The vision is similar to the Starlink and OneWeb systems, both of which have already launched satellites aimed at offering a new kind of holy grail in communications, a low-flying communications network from orbit which allows everyone, at least in theory, to enjoy high-speed connectivity.

The European version would be a public-private partnership, and initial work will begin this year.

Defining ESA-EU relations

The EU’s enthusiasm for space is clear: just before Christmas the European Commission and Parliament approved a 14.8 billion euro budget for EU space activity. The funding for the period 2021 to 2027 includes 9 billion for Galileo and 5.4 billion for Copernicus.

It’s part of a continued and rising commitment to developing Europe’s space sector, but it does beg the question of just how close ESA and the EC would like to become? For Wörner, moving further in the EU’s direction is a ‘political decision’ but not one that necessarily fits with ESA’s principals on return on investment, which see agency member states receiving reciprocal industrial contracts which are very close in size to their level of investment in a given programme. “The link between what ESA is doing and what states want to happen is very close, and a really big advantage,” he says.

The current director of Earth Observation at ESA, Josef Aschbacher, has said that defining the relationship between the two organisations is one of his main objectives when he replaces Wörner in July 2021.

Competition from US and China

A key focus of the Brussels Space Conference is the desire for Europe to develop a vibrant and independent private space sector. So far, major initiatives like Galileo and Copernicus have spawned a large number of small and specialist space startups selling value-added services based on the free data from these two projects. However, the old continent has so far struggled to create the kind of attention-grabbing commercial space firms like SpaceX and Planet Labs that NASA has helped foster in the US.

Then, there’s the speedy growth and unbridled ambition of the Chinese to take into account. When Jan Wörner first came to his job in 2015 he made a media splash with his dreams of creating a ‘village on the Moon’. In late 2020, however, he could only watch in awe as the Chinese sent a robotic mission to fetch samples from the Moon. It’s something only the Soviet Union and the United States have achieved before.

“My first thought was congratulations, of course,” he says, “but I quickly thought ‘ah, they are fast, and we should be faster'”. He told Euronews he hopes the joint ESA-NASA Mars Sample Return mission will be even more inspiring and impressive and give Europe’s exploration programme a much-needed boost in publicity.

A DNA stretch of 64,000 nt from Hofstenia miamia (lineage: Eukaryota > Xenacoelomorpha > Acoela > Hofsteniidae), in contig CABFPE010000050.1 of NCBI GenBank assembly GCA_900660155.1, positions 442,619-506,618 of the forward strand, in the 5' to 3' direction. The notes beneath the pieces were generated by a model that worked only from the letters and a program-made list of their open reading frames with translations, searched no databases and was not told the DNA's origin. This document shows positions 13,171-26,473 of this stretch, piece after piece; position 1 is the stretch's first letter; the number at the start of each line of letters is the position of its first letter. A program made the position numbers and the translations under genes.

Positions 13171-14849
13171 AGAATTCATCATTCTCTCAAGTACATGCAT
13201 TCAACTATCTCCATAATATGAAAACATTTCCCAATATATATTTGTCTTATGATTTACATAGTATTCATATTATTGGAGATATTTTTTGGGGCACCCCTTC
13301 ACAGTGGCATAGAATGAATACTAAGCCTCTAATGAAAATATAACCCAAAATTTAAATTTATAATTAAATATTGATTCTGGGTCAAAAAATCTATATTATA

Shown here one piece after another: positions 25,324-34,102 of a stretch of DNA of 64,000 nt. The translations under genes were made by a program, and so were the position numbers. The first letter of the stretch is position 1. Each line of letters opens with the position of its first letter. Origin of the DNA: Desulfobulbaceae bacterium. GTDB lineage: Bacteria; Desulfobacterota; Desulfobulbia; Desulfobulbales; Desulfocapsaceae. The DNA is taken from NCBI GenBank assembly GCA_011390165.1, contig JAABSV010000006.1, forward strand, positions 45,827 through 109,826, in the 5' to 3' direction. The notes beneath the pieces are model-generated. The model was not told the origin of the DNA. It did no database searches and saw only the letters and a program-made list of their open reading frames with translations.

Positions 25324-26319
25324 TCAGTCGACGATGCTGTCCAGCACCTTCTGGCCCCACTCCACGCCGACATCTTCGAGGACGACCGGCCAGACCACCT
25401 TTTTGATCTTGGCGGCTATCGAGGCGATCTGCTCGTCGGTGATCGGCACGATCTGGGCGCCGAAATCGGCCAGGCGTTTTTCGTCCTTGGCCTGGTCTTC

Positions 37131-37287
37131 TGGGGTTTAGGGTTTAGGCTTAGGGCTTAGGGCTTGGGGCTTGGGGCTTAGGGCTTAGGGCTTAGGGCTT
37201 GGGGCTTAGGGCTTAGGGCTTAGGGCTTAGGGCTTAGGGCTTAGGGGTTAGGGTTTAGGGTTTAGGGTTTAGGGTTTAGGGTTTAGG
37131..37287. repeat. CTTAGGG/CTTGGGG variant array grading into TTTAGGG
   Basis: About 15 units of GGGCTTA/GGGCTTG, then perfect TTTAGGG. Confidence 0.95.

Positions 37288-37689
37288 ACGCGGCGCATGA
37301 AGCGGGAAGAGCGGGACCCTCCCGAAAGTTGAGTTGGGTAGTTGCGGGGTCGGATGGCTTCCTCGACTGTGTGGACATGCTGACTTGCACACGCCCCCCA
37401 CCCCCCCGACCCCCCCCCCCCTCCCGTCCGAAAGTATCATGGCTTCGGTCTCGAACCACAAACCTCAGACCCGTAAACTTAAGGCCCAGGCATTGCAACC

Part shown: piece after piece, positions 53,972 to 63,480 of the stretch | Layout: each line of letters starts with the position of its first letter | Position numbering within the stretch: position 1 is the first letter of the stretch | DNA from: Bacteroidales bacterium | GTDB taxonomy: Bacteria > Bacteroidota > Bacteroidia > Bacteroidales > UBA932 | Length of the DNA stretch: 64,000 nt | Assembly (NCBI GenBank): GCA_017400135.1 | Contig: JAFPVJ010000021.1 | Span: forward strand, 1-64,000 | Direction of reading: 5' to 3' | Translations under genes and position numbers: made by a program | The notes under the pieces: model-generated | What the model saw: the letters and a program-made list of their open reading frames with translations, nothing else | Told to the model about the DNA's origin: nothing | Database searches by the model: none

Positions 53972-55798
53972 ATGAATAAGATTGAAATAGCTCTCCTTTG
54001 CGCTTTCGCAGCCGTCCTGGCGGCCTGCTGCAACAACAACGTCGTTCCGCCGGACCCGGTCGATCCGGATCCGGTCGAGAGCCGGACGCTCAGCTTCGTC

There are areas where ESA is a leader, particularly in Earth observation thanks to the Sentinel fleet. Catching space debris and working out how to deflect an asteroid on a collision course with Earth are another two of the growth areas for public and private initiatives in Europe. ESA is also pushing ahead with its Space Rider vehicle, an un-crewed flying machine which resembles a mini-Shuttle, and could offer commercial and institutional clients a relatively low-cost means of reaching orbit, and returning home afterwards.

However, the new Ariane 6 rocket continues to face delays. Much vaunted as a flexible new vehicle to compete in this highly-competitive market, the replacement for the heavy-lift Ariane 5 is now only due to launch in the second quarter of 2022. Arianespace has called on European governments to step up their commitment to launchers to better compete with SpaceX, which has grown rapidly on the basis of lucrative American government launch contracts.

Read from source: https://www.euronews.com/2021/01/11/europe-s-space-leaders-seek-to-boost-sector-in-light-of-brexit-covid-and-international-com

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Queen Elizabeth and Duke of Edinburgh receive Covid-19 vaccine

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Queen Elizabeth II and the Duke of Edinburgh have received their Covid-19 vaccinations, a Buckingham Palace spokesperson said Saturday.

The inoculations were administered by a household doctor at Windsor Castle, a royal source said.
To prevent inaccuracies and further speculation, Her Majesty, who 94, decided that she would let it be known that she has had the vaccination, the source added. Her husband is 99 years old.
The couple’s son, Prince Charles, tested positive for coronavirus and went into isolation in March. The 72-year-old later said he was lucky to only experience mild symptoms, adding he’d “got away with it quite lightly.”
Meanwhile, their grandson Prince William, second-in-line to the British throne, also tested positive for coronavirus earlier this year, UK media reported, though exactly when he contracted the virus is unclear.
The UK has recorded more than 3 million cases of Covid-19 and more than 80,000 deaths, according to figures from Johns Hopkins University on Saturday.
The UK reported 1,325 coronavirus-related fatalities on Friday — its highest ever daily increase in deaths.
Health officials face a deadly start to 2021 as a new coronavirus variant, first detected in the UK, sweeps the nation.
In the capital, London’s mayor declared a “major incident” on Friday, warning that hospitals in the city were close to being overrun.
“The situation in London is now critical with the spread of the virus out of control,” Mayor Sadiq Khan said in a statement.
“The number of cases in London has increased rapidly with more than a third more patients being treated in our hospitals now compared to the peak of the pandemic last April.
“We are declaring a major incident because the threat this virus poses to our city is at crisis point,” Khan added. “If we do not take immediate action now, our [National Health Service] could be overwhelmed and more people will die.”